This is absolutely amazing. It’s a solid material that just a tiny bit denser than air. The pics look totally fake but they arnt. STARDUST Aerogel Photos
Co-worker of mine was saying he saw this at Disneyland and another friend is saying you can buy it on ebay. http://cgi.ebay.com/ws/eBayISAPI.dll?ViewItem&item=2234293412&category=415
To catch particles in space, the Stardust spacecraft uses a special material called aerogel. These are frequently asked questions about this material:
How is aerogel made?
Mixing four chemicals, which react to form a wet gel, similar to a gelatin dessert creates Aerogel. The gel is then dried in an autoclave, in essence a pressure cooker that applies pressure and heat.
What is it used for?
The Stardust Project is using aerogel as a capture media, where it will collect very small interstellar and cometary particles as they embed themselves in the porous aerogel. Because of its unique physical properties, aerogel has also been proposed for a wide variety of uses, including thermal insulation, acoustical insulation, optical components, catalytic supports and filters.
What does it feel like?
The microstructure of aerogel is extremely porous, so it feels like volcanic glass pumice or even a very fine, dry sponge, except that it is much lighter.
Why is it blue?
Aerogel has a blue cast for the same reason that the sky is blue. The very small particles that compose the aerogel scatter blue light, the same as our atmosphere scatters blue light. Similarly, when you look through the aerogel the light appears yellowish or reddish, like that of a sunrise or sunset.
Where can I get some aerogel?
Aerogel is commercially available in limited quantities from a few companies. These can be found quite easily by searching the Internet using the keyword: aerogel. JPL only produces specialized aerogel used for spaceflight.
How much does aerogel cost?
Aerogel is relatively expensive primarily because it is currently made in very limited quantities. While increasing the scale of aerogel production will reduce the cost, the basic process and raw materials are still somewhat costly. For relatively small quantities of aerogel the cost is about $1.00 per cubic centimeter for one liter.
What makes aerogel so special?
The fact that typical aerogels are between 95 and 99.5 percent porous gives them their unusual characteristics. Because of this highly porous quality they are characterized by extremely high surface area, high thermal and acoustical resistivity, low dielectric constant, and low refractive index. There are other materials that exhibit each of these properties, however, only aerogel exhibits all of these properties at the same time.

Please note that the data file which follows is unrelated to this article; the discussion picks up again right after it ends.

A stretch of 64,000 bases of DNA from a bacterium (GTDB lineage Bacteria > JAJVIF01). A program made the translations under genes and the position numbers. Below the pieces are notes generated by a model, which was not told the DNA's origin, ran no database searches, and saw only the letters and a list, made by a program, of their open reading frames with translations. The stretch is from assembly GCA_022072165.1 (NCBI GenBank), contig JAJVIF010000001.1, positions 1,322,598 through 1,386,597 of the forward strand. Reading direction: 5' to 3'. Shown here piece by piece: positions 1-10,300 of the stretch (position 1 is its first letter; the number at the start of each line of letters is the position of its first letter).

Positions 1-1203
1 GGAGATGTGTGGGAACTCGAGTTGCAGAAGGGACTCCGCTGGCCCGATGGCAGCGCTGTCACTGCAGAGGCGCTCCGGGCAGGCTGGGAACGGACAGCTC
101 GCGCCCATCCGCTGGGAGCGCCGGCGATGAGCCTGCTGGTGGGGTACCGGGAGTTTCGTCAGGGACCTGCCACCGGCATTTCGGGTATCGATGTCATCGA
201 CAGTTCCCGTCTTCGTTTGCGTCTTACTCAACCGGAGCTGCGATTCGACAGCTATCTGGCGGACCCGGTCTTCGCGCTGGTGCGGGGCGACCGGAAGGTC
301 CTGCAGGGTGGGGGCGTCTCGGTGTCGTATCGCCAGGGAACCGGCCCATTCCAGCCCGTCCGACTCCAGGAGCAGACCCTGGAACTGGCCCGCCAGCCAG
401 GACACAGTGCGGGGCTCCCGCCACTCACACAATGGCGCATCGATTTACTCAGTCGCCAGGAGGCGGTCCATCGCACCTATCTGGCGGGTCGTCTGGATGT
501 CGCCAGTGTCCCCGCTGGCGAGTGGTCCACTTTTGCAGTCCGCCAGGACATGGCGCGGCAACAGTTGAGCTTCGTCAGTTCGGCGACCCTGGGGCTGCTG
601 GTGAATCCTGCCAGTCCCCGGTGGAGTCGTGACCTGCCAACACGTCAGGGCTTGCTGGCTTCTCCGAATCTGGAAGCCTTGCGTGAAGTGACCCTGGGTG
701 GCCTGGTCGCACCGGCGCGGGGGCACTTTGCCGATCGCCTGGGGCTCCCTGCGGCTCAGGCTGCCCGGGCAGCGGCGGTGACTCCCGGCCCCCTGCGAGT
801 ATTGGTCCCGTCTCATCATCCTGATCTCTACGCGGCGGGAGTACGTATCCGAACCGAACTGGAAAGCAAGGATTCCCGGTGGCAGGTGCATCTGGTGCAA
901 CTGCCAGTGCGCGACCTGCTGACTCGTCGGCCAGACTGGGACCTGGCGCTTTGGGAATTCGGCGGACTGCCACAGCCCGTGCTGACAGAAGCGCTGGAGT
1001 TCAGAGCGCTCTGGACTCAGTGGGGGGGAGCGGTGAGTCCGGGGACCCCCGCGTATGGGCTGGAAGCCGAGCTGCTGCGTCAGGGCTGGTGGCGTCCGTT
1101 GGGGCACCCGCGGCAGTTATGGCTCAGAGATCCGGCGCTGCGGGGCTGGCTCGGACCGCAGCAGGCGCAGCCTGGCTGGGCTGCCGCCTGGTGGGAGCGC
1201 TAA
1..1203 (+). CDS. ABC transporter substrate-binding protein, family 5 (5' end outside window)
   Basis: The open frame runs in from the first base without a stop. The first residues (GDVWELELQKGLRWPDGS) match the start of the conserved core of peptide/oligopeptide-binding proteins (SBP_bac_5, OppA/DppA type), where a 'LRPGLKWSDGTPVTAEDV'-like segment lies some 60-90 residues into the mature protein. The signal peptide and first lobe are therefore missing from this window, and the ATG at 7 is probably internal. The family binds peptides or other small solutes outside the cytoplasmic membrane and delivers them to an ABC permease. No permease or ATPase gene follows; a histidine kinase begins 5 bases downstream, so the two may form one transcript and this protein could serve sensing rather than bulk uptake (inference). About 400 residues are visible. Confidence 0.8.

Who invented aerogel?
Aerogel was first made in the 1930s by Samuel S. Kistler, who obtained several patents for making a variety of aerogel, including silica, alumina, chromia, tin and carbon.
Why is it called a gel?
During the production of aerogel a wet gel is formed which when dried becomes filled with air. Thus the name aerogel, which means: air gel.
Is it solid?
Aerogel is made up of microscopic beads or strands connected to form a continuous network. Since the network fills space and supports itself, it is considered a solid.
What happens if I touch it?
Silica aerogel is semi-elastic because it returns to its original form if slightly deformed. If further deformed, a dimple will be created. However, if the elastic limit is exceeded, it will shatter catastrophically, like glass.
Is aerogel such a good insulator because the air within is trapped and immobile? And, is this why it doesn’t melt?
Heat is transferred in three ways: convection, conduction, and radiation. Aerogel is a good thermal insulator for convective heat transfer because the air is severely limited in the distance that it can move and thus transport heat energy. The pores of a typical 20 mg/cc silica aerogel are roughly 0.00000001 meters in diameter. Aerogel is a good conductive insulator because the silica molecules are not as well “connected” as those in a metal (a good thermal conductor). Silica aerogel is a poor radiative insulator because infrared radiation (which transfers heat) passes right through silica aerogel. For this reason, carbon was added to the MER aerogel to stop infrared radiation from passing through it. This is also why one feels the heat from a flame. Air is a poor convective transporter of heat, but infrared radiation passes right through air, from the flame to your hand.
Note: the index of refraction depends on the density of the aerogel.
Why doesn’t the aerogel implode when it’s exposed to “meet” the particles in space?
Aerogel does not implode, or explode, when it is sent into space to encounter the comet because it consists of an open cell network. This means that the the air inside the aerogel can be expelled through the pores of the aeogel as it travels into space where the pressure is much less. When the aerogel returns to earth the open space within the aerogel will fill with air as the pressure increases.
What chemicals are used to make aerogel?
The chemicals used for the aerogel on Stardust are tertaethylorthosilicate (alkoxide), acetonitrile (solvent), water and ammonium hydroxide (catalyst). Although, there are a variety of other alkoxides, solvents, and catalysts that can be used to produce many different types of aerogel.